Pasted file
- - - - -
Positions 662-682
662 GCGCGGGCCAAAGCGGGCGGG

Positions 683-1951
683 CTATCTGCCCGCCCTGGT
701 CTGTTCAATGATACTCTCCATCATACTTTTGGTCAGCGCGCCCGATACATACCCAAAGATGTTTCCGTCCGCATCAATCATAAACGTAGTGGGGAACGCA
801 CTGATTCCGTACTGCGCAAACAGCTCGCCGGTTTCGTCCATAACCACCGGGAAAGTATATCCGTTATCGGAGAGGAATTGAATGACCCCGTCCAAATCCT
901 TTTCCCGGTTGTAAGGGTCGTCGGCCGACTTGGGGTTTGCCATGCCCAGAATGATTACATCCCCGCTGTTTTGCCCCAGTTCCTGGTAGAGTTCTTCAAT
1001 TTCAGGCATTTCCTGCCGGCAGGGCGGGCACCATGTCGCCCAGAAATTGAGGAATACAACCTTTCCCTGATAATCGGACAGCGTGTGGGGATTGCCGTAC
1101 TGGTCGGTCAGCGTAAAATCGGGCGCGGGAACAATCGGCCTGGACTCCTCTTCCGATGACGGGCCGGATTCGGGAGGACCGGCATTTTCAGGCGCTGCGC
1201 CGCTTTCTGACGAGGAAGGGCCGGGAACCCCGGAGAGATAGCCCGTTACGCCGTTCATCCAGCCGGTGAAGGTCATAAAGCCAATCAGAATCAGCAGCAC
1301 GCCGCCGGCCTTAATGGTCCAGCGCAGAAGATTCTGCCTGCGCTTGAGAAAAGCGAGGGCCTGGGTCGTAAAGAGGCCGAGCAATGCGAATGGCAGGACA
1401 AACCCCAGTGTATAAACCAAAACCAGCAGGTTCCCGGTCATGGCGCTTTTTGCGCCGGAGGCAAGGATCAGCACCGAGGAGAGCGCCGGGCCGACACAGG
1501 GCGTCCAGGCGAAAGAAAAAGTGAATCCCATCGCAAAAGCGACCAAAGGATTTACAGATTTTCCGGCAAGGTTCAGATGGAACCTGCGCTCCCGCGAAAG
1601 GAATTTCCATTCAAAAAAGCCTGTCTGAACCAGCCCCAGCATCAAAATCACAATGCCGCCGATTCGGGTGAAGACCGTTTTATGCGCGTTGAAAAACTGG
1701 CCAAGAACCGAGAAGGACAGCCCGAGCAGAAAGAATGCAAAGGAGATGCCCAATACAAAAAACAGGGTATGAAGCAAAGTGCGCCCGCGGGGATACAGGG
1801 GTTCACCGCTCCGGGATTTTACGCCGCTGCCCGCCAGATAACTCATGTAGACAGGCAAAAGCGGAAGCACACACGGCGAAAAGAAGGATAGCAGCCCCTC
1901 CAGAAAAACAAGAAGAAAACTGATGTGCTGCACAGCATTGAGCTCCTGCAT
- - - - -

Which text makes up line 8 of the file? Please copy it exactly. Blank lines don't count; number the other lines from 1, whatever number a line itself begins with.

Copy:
1001 TTCAGGCATTTCCTGCCGGCAGGGCGGGCACCATGTCGCCCAGAAATTGAGGAATACAACCTTTCCCTGATAATCGGACAGCGTGTGGGGATTGCCGTAC